Calcium and Thyroid Relationship

Calcium and Thyroid Relationship

Calcium is the most abundant mineral in a human body.


This mineral has many important functions that only emphasize the need of well-balanced diet that delivers sufficient levels of calcium.


Your body needs calcium for vasodilation and vascular contraction, muscle function, nerve transmission, intracellular signaling and many other purposes.


Bearing in mind we have more calcium than any other mineral, it would be impossible not to wonder about its link with thyroid.


Let's find out more about the relationship between calcium and thyroid gland.


Calcium and thyroid hormones

Despite the fact that calcium is the most prevalent mineral in a human body its role in thyroid health is poorly understood.


While some studies have investigated this subject, the available data is still limited which only heightens the importance of more studies on the calcium-thyroid relationship.


One study tested the relationship between calcium and thyroid hormones.


For this purpose, scientists enrolled 40 adults and tested levels of calcium and thyroid hormones T3, T4, and TSH.


Results showed a weak correlation between the concentration of calcium and thyroid hormones. The increase of calcium was slightly associated with an increase of these hormones.


The calcium-sensing receptor poses as the molecular mechanism wherein parathyroid cells detect changes in the concentration of blood ionized calcium and modulate secretion of parathyroid hormone in order to maintain serum levels of the mineral in a healthy range.


It is important to mention that parathyroid refers to small glands located in the neck behind the thyroid and they control calcium.


Parathyroid hormone stimulates the bone reabsorbing releasing calcium in extracellular fluid and the increased levels of the mineral occur due to improved absorption of calcium and the rapid effect of parathyroid hormone to decrease exertion of calcium by kidneys.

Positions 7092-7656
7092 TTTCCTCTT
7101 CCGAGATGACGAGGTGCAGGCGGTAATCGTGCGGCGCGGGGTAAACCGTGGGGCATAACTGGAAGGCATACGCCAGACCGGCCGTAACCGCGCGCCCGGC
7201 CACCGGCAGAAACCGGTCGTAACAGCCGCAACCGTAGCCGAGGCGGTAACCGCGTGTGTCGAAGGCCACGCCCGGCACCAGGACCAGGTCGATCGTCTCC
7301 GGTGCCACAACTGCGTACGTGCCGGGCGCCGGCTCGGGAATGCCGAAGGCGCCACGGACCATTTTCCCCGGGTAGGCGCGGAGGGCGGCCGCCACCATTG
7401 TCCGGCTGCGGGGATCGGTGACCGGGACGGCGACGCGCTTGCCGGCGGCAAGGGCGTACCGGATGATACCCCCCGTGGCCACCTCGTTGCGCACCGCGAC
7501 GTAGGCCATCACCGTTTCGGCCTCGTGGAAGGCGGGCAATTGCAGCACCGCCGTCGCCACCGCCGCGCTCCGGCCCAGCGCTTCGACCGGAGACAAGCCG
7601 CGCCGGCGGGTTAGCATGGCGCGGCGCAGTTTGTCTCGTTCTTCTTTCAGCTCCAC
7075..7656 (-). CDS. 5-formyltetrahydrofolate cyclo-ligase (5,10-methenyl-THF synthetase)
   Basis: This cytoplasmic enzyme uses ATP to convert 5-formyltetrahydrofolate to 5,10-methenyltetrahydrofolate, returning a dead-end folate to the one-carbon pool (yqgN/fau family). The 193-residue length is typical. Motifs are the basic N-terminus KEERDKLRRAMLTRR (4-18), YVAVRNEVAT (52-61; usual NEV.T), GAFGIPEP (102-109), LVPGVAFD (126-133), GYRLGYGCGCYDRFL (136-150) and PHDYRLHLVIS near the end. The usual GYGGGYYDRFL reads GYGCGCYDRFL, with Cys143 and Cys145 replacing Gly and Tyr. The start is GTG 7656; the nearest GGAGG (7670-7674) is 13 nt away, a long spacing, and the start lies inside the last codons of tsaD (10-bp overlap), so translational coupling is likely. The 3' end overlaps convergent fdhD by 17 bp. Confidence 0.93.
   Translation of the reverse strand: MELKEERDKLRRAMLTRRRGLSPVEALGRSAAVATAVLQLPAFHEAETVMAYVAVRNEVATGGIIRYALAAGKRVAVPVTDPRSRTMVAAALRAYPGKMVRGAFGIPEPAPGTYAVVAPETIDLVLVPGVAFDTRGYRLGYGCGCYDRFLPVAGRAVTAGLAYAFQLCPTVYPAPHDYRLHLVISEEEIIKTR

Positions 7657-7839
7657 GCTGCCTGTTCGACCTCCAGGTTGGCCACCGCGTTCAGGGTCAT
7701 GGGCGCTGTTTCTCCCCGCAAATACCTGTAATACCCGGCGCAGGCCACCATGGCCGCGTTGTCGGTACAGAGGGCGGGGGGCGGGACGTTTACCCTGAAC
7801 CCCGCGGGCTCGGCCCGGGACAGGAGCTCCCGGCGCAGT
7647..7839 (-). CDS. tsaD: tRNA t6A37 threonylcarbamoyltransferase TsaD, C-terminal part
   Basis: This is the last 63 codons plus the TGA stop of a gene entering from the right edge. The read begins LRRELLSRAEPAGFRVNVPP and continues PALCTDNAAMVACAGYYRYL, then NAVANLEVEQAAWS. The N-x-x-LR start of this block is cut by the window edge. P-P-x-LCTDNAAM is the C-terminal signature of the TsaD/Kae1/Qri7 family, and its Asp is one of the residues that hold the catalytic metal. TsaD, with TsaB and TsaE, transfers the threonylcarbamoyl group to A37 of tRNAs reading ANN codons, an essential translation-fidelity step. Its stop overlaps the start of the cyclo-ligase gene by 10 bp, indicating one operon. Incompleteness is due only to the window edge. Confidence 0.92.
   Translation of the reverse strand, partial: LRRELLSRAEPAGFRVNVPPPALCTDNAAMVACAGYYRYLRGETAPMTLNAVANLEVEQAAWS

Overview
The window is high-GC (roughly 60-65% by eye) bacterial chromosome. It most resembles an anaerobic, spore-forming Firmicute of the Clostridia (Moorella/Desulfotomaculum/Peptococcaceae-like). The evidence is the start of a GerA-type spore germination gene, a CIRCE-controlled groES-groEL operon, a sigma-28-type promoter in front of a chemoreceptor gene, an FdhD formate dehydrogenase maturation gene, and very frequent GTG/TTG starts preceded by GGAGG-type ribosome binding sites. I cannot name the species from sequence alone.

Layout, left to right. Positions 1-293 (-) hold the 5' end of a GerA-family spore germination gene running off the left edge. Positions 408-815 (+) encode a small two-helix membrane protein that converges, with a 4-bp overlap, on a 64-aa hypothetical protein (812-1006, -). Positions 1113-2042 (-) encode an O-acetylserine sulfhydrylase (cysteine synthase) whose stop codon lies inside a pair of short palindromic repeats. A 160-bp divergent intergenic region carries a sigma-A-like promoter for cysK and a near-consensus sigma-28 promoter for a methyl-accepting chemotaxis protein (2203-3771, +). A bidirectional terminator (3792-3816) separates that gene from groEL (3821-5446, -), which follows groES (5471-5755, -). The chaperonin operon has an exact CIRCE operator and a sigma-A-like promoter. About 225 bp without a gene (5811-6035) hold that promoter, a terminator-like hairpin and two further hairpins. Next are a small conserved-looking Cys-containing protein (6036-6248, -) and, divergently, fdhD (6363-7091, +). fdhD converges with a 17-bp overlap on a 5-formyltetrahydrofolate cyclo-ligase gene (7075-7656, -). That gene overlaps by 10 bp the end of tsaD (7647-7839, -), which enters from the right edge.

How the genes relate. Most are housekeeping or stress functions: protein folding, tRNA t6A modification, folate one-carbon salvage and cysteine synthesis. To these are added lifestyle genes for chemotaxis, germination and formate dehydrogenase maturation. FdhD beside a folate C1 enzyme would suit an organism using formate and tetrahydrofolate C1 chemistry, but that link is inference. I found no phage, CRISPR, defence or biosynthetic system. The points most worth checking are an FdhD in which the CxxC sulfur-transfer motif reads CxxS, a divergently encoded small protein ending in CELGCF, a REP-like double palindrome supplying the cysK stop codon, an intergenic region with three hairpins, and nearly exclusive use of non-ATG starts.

This particular effect can lead to an increase in T3. In addition, renal calcium influenced by thyroid hormone was higher in hypothyroidism and lower in hyperthyroidism.


Serum levels of this important mineral decreased significantly in participants with high TSH. Evidence also shows that calcium can decrease the activity of the thyroid and its absorption may lead to insufficiency in the hormones produced by the gland[i].


Hyperthyroidism and calcium levels

Studies also demonstrate that abnormal thyroid function has the ability to alter the metabolism of this mineral.


Back in 1929, it was discovered that fecal and urinary excretion of calcium is frequently increased in hyperthyroidism and lower than normal myxedema (a life-threatening complication of hypothyroidism).


These changes in calcium levels could not be associated with changes in vitamin D deficiency or some other parameters[ii].


The modern science only confirmed findings that were made decades ago.


One study revealed that the vast majority of patients with hyperthyroidism in the West have normal or increased total calcium levels and the mean plasma concentration is notably higher than in healthy controls.


The percentage of hyperthyroid patients with hypercalcemia varies from one study to another, depending on the number of participants they had.


One research showed that increased calcium levels occurred in 23% or 19 in 77 patients, while other found 5-27% and there were also studies where more than 50% of people with hyperthyroidism had elevated levels of calcium[iii].